Tuesday, February 10, 2015

The 25 Chicest Women in Fashion in 2015?

Though there are some names which are instantly recognizable, such as Shala Monroque, Kate Moss, Ashley and Mary-Kate Olsen and Susie Lau, it's refreshing to see those who aren't always as visible.

Shala Monroque

Monroque's surreal takes on ladylike dressing keep street-style photographers—including our own Tommy Ton—on their toes. The St. Lucia-born fashion editor's trove of Prada and Miu Miu doesn't hurt, but it's the unexpected touch—see the giant beetle brooch—that really makes her stand out.

Jamie Bochert

Bochert's long, lean, and predominantly black wardrobe is the stuff of punk witch dreams. Regardless of the occasion, the model manages to infuse every outfit—including those she wears on the runway—with a gothic, enchanted vibe.

Ashley and Mary-Kate Olsen

It's a long road from sitcom star to bona fide fashion icon, but it's a path the Olsen twins, after a few tricky years as NYU coeds, have quietly finessed. Both Ashley and Mary-Kate serve as walking endorsements of their chicly minimalist designs for The Row. (They'd each qualify for inclusion on this list in their own right, but there's something about their joint public appearances, so complementary yet subtly different, that adds to the mystique.) These days they're more likely to accessorize with vintage jewelry than Starbucks latte cups.

Marie-Amélie Sauvé

Best friend, stylist, and muse to Nicolas Ghesquière, Sauvé has been the envy of fashion insiders since the designer's earliest days at Balenciaga, when she began sporting his fresh-from-the-atelier creations—before they hit the runway. Today, she works side by side with him at Louis Vuitton, and nobody wears his razor-thin flares better.

Susie Lau

The Style Bubble blogger's look is a magpie mix of the runways' latest and greatest. Yet, where other street-style pretenders end up resembling fashion car crashes, Lau somehow manages to make it all look weirdly coordinated and even effortless. Dare to emulate her off-the-cuff quirkiness at your own risk.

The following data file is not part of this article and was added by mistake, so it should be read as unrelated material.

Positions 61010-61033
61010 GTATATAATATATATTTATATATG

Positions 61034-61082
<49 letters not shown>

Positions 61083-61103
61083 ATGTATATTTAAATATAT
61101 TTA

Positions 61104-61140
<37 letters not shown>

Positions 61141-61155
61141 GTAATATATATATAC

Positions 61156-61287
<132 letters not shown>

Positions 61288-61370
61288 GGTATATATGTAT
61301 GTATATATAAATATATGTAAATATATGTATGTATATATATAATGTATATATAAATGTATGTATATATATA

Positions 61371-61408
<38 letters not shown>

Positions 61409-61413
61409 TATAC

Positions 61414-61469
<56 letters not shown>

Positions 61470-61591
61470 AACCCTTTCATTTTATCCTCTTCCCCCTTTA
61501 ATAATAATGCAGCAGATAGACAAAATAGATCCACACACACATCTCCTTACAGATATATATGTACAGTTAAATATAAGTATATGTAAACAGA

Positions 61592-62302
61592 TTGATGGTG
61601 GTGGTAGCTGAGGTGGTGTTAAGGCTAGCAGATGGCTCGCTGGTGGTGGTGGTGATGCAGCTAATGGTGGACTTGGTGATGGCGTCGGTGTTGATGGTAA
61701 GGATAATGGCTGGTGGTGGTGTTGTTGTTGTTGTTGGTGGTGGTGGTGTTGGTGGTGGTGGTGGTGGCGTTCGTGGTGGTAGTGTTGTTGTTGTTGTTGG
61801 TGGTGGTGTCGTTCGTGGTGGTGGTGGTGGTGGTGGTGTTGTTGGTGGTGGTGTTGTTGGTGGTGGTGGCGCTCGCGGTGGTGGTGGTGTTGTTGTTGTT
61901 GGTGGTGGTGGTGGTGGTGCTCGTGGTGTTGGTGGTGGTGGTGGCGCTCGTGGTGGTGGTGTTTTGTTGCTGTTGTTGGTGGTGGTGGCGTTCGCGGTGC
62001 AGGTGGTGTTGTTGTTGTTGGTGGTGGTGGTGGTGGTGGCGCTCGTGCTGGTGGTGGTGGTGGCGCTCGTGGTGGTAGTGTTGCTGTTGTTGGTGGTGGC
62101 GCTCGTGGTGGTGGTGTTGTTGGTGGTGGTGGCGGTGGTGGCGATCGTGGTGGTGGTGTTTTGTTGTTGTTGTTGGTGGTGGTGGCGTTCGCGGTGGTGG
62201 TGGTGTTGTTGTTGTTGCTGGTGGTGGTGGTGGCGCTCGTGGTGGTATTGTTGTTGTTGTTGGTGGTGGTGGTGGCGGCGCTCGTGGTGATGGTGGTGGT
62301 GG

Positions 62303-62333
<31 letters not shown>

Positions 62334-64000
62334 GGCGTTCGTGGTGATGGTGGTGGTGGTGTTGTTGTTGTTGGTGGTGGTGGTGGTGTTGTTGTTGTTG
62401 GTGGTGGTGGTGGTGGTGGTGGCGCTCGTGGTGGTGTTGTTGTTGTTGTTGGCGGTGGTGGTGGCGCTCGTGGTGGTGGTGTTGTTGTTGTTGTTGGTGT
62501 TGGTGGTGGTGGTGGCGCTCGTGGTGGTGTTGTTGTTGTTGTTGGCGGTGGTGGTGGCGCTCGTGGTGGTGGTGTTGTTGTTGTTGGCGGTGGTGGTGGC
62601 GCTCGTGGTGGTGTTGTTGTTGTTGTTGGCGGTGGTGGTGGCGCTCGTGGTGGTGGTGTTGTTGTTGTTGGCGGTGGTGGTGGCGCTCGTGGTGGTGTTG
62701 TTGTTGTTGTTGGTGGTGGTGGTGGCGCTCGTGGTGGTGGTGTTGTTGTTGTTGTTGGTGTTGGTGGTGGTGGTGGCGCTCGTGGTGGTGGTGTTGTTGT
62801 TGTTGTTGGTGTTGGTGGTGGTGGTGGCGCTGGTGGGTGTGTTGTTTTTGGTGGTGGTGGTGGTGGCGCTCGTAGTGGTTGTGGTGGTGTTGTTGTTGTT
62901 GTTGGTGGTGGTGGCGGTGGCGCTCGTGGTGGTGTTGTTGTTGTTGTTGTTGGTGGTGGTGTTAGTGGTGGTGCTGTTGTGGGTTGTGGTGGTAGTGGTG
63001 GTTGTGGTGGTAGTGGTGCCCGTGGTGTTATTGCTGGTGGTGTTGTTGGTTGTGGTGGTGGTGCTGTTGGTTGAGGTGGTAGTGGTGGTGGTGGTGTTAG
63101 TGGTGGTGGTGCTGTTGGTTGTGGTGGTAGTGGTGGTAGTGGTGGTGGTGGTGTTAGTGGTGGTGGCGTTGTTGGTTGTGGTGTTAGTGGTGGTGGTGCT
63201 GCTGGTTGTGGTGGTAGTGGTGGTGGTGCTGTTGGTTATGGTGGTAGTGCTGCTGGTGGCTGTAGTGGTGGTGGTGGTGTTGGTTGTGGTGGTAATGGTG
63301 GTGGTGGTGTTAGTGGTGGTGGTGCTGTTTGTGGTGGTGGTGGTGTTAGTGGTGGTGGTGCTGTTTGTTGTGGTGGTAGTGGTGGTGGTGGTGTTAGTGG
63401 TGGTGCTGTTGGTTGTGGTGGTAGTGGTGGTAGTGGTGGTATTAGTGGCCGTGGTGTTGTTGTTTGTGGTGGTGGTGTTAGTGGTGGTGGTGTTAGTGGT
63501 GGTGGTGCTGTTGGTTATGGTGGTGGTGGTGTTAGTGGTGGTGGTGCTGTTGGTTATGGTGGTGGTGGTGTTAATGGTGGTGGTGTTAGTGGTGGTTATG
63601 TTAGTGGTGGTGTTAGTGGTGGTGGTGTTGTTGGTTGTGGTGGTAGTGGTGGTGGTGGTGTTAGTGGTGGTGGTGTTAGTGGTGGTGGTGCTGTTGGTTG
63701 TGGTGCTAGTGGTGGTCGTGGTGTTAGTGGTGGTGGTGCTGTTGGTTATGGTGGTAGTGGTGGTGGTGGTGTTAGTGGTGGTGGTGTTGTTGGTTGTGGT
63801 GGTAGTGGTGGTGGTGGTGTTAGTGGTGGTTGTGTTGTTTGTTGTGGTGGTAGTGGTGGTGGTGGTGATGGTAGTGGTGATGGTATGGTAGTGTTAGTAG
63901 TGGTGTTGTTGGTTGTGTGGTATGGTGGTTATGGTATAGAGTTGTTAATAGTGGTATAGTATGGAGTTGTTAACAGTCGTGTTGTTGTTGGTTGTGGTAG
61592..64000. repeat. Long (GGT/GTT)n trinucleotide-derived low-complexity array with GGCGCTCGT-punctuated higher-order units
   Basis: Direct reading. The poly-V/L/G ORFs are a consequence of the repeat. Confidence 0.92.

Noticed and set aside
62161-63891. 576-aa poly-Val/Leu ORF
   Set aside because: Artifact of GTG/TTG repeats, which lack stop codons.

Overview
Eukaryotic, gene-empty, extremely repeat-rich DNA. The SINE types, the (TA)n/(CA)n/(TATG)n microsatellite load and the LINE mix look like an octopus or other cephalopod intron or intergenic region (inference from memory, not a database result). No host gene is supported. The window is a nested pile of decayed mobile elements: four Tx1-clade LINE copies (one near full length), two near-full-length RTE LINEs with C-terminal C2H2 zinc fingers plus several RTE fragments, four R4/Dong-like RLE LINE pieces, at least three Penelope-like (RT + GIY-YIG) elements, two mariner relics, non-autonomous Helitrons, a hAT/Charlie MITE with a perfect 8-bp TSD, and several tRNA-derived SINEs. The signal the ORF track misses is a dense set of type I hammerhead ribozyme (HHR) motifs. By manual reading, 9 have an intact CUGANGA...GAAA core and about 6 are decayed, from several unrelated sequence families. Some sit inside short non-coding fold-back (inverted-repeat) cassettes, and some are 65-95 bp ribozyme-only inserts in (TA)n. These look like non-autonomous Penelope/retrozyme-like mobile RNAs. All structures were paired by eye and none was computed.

Noona Smith-Petersen

Over 6 feet tall in flats, Smith-Petersen is a formidable presence on the European fashion scene. Her PR company's list of clients could fill an address book, but whether she's representing Valentino or an on-the-rise label like Au Jour Le Jour, she rarely strays from her uniform of understated suits in shades of black, white, and gray. Many of them are classic Calvin Klein (she worked for the designer in the '90s) and they still look flawless.

Mary Frey

Since her days running the downtown boutique Liquid Sky and serving as an inspiration for a young store assistant called Chloë Sevigny, Frey has been a style setter. She knows her way around a pair of great jeans, generally vintage, high-waisted, and light-wash. But the flip side to that boyish denim is a heavy dose of sex appeal, be it in plunging jumpsuits or a curve-hugging leather pencil skirt—and an enviable collection of shades that gives husband Mario Sorrenti's a run for its money.

Camilla Nickerson

Nickerson is the rarest of creatures in today's social media world: someone who prefers to operate behind the scenes. Consequently, her work—backstage at brands from Calvin Klein to Alexander McQueen, and in the pages of Vogue, where she is a contributing editor—is much more conspicuous than the stylist herself. But partly because a Nickerson sighting is so rare, her personal look—from the confidently disheveled hair to the confidently disheveled designer clothes—is closely watched. Birkenstocks would never have become a thing if Nickerson hadn't sported her Céline shower slides with rag wool socks everywhere last winter.

Franca Sozzani

Kitten heels, an understated sweater or a simple button-down, a full skirt. Sensible wardrobe staples all, but on longtime Vogue Italia editor in chief Sozzani, they look sensational. Her secret is in her eye for color, whether she's sporting something as subtle as a pair of jewel-toned flats or as dramatic as a sculptural, statement-making coat.

Camille Bidault-Waddington

To get a sense of Bidault-Waddington's ineffable Anglo-French cool, consider this: When Marc Jacobs was launching Marc by Marc Jacobs a decade and a half ago, he signed her up to consult and style. In the intervening years, Bidault-Waddington has worked for everyone from Hermès to Chloé and contributed to magazines like Self Service and Purple, but her style—'70s haute bourgeois with a hint of subversion—remains eternal.

Jenny Shimizu

Considering Shimizu's start as a face of '90s-era Calvin Klein, perhaps it's no shock that she's spent the intervening years making denim, leather, and, more recently, three-piece suits look so obscenely good. With her winning combo of polish and slouch, the model-turned-model agent is the epitome of unfussy, androgynous ease.

Carine Roitfeld